Department of Energy

Plastic Bags Might Kickstart the Carbon Capture Industry

May 6, 2016

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You just can’t drink enough soda to create a market for bottling and storing all the excess carbon dioxide in the atmosphere.

But as researchers look for ways to stave off global warming by reducing atmospheric CO2, many have turned to a related idea. Carbon capture, utilization and storage (CCUS) is one strategy--along with others such as solar energy, biofuels and energy efficiency--that can work together to rein in runaway greenhouse gases.

If CCUS were applied broadly across the U.S. manufacturing sector, it could save hundreds millions of tons of industrial greenhouse gas emissions from entering the atmosphere every year. The trick is demonstrating that it makes economic sense.

A team led by Los Alamos National Laboratory worked out a CCUS model that just might deliver the financial return investors need. It relies on a surprising source: the ethylene manufacturing plants that make plastic bags and packaging from natural gas.

The Los Alamos–led research team explored capturing CO2 from ethylene manufacturing plants. The ethylene plants, clustered in the U.S. Gulf Coast, can recover their carbon capture costs by selling the CO2 to nearby depleted oil fields and using the gas to extract up to 15 percent more oil.

Capturing CO2 emitted from ethylene manufacture and using that CO2 for enhanced oil recovery lowers the carbon footprint of gasoline use by approximately one third.

The team’s study found that large, clustered sources of ethylene coupled with the high demand for CO2 in enhanced oil recovery could support an integrated pipeline network from New Mexico across the Gulf region to Mississippi. This kind of a large, commercially viable and fully integrated CO2 capture network could stimulate wide-ranging industry “buy-in.”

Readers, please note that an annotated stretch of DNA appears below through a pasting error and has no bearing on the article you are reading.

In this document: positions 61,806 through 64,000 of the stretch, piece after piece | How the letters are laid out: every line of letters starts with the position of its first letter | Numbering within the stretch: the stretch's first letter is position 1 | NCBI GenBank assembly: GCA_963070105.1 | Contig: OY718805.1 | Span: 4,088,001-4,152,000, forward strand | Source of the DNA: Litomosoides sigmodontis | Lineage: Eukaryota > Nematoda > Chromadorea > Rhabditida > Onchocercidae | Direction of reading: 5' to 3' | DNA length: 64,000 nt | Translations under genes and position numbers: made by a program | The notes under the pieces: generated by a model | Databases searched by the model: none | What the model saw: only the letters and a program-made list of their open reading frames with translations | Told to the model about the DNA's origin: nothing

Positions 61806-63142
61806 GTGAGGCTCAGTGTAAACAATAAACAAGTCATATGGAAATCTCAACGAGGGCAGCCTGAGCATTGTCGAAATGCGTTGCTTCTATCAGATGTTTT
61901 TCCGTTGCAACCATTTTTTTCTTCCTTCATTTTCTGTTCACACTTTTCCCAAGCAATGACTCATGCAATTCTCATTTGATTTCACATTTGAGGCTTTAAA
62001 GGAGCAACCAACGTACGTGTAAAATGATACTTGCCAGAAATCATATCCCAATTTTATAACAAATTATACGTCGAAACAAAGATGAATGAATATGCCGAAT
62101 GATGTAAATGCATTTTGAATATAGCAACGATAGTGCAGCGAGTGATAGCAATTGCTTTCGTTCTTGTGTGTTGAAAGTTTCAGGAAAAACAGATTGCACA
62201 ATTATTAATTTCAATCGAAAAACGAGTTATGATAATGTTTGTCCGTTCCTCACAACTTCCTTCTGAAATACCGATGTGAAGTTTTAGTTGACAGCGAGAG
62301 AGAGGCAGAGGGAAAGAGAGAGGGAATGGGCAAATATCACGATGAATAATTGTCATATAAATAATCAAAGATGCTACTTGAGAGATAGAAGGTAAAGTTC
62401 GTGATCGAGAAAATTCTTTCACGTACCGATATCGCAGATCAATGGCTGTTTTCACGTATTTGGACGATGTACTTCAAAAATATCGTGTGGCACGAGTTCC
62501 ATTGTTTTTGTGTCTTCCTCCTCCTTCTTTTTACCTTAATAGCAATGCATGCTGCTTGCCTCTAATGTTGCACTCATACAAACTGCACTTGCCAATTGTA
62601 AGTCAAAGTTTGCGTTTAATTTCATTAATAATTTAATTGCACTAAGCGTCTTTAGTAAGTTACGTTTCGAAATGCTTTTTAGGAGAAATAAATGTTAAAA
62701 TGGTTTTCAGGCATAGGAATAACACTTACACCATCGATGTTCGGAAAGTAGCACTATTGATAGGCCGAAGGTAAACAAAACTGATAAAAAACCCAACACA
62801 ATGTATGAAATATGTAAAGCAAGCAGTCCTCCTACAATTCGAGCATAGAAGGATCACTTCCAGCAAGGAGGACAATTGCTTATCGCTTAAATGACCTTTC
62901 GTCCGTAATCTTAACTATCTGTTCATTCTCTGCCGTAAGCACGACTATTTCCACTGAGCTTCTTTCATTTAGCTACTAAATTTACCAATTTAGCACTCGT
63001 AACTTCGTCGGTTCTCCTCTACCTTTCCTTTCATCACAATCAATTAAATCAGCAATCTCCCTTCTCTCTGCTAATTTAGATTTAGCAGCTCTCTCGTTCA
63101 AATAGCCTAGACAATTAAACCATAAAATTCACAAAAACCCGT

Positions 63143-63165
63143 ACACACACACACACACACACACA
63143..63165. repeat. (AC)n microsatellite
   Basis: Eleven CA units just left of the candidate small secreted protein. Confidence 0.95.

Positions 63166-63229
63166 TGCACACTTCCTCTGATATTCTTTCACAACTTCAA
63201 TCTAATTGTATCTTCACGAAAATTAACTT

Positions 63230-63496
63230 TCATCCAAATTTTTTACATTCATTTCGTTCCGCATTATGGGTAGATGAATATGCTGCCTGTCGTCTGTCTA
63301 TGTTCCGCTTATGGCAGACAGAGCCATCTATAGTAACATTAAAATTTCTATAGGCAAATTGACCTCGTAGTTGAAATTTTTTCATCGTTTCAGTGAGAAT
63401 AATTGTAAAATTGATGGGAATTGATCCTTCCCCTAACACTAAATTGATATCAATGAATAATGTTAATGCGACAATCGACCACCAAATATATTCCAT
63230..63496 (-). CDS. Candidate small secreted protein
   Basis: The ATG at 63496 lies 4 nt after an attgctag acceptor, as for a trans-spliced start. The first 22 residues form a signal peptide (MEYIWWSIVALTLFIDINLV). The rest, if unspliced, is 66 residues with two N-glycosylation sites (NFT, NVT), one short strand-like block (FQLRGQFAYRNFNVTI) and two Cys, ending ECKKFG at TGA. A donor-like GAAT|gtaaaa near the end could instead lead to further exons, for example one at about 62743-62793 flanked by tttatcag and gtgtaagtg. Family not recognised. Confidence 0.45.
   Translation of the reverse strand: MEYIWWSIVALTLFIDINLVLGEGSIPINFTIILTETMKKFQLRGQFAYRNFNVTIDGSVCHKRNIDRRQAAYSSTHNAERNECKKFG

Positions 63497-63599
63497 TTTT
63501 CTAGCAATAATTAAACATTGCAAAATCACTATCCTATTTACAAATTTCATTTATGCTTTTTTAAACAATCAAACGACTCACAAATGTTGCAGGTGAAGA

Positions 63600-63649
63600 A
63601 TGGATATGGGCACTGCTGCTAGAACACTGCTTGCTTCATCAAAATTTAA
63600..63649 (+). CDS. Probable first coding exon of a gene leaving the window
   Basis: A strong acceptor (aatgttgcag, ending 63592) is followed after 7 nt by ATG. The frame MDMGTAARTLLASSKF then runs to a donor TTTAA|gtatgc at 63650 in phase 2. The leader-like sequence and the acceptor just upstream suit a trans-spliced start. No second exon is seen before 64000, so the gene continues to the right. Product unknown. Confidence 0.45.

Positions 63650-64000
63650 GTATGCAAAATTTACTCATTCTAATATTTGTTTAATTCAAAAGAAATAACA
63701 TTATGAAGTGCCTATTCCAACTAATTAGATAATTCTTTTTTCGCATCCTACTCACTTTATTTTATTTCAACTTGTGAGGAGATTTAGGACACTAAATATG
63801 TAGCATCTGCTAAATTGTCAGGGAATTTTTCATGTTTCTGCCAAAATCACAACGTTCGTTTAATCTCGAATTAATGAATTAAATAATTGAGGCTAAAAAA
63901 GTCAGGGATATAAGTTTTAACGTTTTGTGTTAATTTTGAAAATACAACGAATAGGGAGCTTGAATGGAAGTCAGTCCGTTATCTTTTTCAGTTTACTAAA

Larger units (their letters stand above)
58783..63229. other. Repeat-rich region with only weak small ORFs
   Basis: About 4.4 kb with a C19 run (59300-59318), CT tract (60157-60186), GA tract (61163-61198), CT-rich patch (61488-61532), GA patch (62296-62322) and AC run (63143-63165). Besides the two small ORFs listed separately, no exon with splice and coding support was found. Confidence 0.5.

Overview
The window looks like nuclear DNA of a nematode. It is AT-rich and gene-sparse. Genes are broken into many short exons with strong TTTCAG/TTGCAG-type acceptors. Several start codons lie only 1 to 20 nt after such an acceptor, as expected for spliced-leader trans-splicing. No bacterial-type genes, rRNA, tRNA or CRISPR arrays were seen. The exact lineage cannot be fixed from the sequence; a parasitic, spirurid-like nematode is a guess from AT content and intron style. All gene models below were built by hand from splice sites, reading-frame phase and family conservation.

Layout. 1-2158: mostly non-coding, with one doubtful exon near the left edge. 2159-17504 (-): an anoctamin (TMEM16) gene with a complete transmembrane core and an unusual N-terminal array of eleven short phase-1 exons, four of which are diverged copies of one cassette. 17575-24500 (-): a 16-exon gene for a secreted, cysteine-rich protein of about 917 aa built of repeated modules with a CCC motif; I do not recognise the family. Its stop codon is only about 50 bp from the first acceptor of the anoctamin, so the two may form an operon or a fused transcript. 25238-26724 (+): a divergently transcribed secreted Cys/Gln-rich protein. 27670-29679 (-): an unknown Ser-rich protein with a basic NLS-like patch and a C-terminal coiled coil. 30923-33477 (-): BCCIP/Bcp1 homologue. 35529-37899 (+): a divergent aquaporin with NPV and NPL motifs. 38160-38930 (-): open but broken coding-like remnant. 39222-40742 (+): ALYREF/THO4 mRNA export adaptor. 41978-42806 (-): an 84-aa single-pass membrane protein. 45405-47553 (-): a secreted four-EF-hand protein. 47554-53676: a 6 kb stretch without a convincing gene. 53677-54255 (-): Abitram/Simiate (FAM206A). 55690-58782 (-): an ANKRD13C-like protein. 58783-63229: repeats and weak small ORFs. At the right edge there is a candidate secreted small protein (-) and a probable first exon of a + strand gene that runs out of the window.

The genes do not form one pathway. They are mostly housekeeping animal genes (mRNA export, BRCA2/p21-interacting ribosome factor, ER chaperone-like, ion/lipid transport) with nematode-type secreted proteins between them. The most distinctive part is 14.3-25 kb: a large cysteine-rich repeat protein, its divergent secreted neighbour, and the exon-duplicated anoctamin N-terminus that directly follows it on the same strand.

The implications are global. Even as nations increase their share of renewable energy, fossil fuels will remain an economic driver for decades. For instance, China and India are committed to coal-fired electric plants for decades and CCUS is the only technology capable of reducing those CO2 emissions. A large-scale carbon-capture network can go a long way to reducing the environmental impact of fossil fuel use.

Most researchers recognize that turning around climate change involves deploying multiple strategies, and CCUS has the advantage of reducing carbon emissions during a transition from fossil fuels to other energy sources. As such, it is poised to help transition the global energy economy to a cleaner, more diversified energy future.

Editor's Note: This post was written by a scientist at Los Alamos National Laboratory, one of the Department of Energy's 17 National Labs. The research team, which also included scientists from the National Energy Technology Laboratory and Ohio State University, was funded under the Advanced Coal Technology Consortium as part of a $150 million research and development initiative of the U.S.-China Clean Energy Research Center.